Jennifer Rozines Roy
A young girl is forced from her home. All around her things are changing drastically—food is scarce, illness is rampant, and her friends and family are being separated. Syvia Perlmutter and her family are Jews living Lodz, Poland at the time of the German Nazi invasion. They have been forced to live in the ghetto, starving to death and working for the very people who have plans to annihilate them. This story is about Syvia’s struggle to stay alive in the ghetto and her family’s heroic survival.
I read the book Yellow Star by Jennifer Roy. The story is based on the true story of Syvia Perlmutter, later called Sylvia, and her family’s survival in Lodz, Poland during the German Nazi invasion. Syvia was Jennifer Roy’s aunt and had never told her story to her family until she grew old and the memories were more than she could bear. Jennifer Roy wrote the story in memory of her family’s survival as well as the survival and loss the Jewish community had faced. The story begins with Syvia and her orange jacket with the yellow star. She must wear the star to show she is Jewish. She is about five years old and is very agitated with the situation she currently finds herself. In a whirlwind of events, Syvia and her family are forced into a small one room apartment in the ghetto of Lodz. Forced from their home, they live with the rest of the Jewish community from Lodz in this small confinement. Throughout the story, we learn about how Syvia’s life changes. All the children in the ghetto are being taken to concentration camps and killed. Soon, Syvia’s best friends from the ghetto are taken and she is placed in permanent hiding. As the Nazis go door to door searching for children, her father takes her into hiding for several weeks during the middle of the night. After several weeks of this, the Nazis believe they have taken all of the children. The story then goes on to describe the ways Syvia keeps herself busy around the apartment while her mother, father, and older sister go off to work. As the war continues, food becomes more and more scarce and the Nazis are not the only ones claiming the lives of the Jewish community. Disease also claims the lives of the undernourished, overworked Jews. Toward the end of the story the Nazis are clearing out the ghetto and are only allowing the strongest and healthiest men and women stay to work. (The rest are being taken away to be killed, unbeknownst to them.) While Syvia’s father, mother, and sister are allowed to stay and work, the Nazis tell her father they will not allow her to go. Her father then refuses to leave his daughter behind and is told that he will not be allowed to stay. Syvia’s father notices that no lists are actually being taken down in writing. He sneaks his family into the work center and hides Syvia and one of her surviving cousins. When her father comes back for the two children, he sneaks them into the cellar where ten other surviving children are hiding at the work center. The children then wait there for weeks and then months. Occasionally a child would sneak away to stretch his legs, but most of their time is spent in the cool, damp cellar. The Nazis eventually discover the children hiding and everyone is forced to go into hiding again. A few days later, however, war planes fly over head dropping bombs to get rid of the Nazi army. The Nazis disappear and the Jews all flee to the town square hoping to be spared death. Soon, the bombing stops. A few moments later, some soldiers come upon the families. The soldiers had been the ones bombing the ghetto, but stopped because they saw the reflection of all the gold stars the Jews had been wearing. The soldiers had come to the rescue of the Jews.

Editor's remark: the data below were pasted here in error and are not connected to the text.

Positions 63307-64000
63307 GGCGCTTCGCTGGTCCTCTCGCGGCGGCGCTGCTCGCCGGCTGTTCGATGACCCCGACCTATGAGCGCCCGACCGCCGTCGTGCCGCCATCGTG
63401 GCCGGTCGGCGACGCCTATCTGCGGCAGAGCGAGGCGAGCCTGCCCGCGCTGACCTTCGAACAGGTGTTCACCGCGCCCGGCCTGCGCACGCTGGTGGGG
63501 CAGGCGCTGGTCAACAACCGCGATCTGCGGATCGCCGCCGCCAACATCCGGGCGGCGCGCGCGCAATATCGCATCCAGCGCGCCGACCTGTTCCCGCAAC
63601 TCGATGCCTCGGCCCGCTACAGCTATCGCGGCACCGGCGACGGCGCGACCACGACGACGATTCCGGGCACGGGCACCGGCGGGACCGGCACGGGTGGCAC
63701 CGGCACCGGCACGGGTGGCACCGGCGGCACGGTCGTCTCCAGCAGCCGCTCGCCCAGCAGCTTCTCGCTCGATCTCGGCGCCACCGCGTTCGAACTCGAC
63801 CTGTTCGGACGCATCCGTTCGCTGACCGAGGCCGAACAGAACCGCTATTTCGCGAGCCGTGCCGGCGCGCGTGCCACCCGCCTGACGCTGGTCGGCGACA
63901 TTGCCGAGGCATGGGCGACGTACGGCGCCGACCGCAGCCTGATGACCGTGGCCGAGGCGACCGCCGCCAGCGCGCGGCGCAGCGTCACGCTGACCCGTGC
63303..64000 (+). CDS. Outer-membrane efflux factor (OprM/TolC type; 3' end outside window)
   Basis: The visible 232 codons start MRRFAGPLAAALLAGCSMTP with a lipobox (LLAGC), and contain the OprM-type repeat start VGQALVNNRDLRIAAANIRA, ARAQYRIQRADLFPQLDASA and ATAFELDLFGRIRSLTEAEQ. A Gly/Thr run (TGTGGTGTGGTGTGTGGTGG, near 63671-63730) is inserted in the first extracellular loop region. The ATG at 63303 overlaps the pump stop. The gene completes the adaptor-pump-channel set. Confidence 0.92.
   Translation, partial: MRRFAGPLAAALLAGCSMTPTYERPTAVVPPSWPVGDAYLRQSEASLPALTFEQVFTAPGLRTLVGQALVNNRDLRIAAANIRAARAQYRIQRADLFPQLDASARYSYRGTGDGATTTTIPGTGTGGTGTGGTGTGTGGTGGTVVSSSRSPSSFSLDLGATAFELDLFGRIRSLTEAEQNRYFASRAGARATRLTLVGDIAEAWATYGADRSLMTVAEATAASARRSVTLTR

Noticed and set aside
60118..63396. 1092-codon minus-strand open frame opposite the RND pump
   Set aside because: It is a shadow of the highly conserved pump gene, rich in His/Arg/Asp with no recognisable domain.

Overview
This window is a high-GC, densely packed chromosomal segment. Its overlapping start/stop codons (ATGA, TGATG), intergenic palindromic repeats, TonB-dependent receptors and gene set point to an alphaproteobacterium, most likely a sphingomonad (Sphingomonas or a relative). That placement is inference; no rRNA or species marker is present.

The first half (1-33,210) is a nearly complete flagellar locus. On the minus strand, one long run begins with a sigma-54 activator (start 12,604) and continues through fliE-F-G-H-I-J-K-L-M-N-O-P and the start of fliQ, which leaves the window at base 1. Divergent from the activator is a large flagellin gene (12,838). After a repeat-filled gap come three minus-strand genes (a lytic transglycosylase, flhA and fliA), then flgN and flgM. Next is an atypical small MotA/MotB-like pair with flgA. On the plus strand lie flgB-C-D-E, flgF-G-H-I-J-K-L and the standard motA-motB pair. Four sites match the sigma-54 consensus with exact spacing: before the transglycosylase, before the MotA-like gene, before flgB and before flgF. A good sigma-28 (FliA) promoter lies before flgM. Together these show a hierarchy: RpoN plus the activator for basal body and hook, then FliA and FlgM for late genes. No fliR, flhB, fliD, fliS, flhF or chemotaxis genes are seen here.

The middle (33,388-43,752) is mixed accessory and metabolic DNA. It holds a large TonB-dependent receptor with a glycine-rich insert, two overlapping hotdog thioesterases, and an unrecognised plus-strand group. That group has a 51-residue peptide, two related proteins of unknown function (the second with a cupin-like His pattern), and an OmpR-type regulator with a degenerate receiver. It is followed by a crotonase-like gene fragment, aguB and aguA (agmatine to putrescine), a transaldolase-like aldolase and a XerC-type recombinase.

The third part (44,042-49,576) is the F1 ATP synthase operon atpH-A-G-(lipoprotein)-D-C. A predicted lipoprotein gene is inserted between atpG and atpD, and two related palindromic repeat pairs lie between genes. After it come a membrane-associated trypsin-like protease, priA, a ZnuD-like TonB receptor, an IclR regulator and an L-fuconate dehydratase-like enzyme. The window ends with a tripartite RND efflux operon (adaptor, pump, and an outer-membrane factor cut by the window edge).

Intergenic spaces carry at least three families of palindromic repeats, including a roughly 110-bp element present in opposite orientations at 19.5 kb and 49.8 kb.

This book was written in prose form which made it much more interesting than simply reading a fact for fact account of a terrible ordeal. The story is also told by the young Syvia and so the reader lives the story with her. As a reader, you do not always understand everything that is taking place, just like Syvia, and you are held in suspense just as she was as she clung to life from day to day. This book would be a great way to introduce or use in conjunction with the study of World War II and the Holocaust. The factual account is a sad, grave tale, but is very much needed as a reminder of the horrors the Jewish community faced. This book would serve for great discussion. Because it is written in prose form it could be used as a support for a poetry unit as well. This book is a very good read for any middle school or high school student interested in the Holocaust. - AM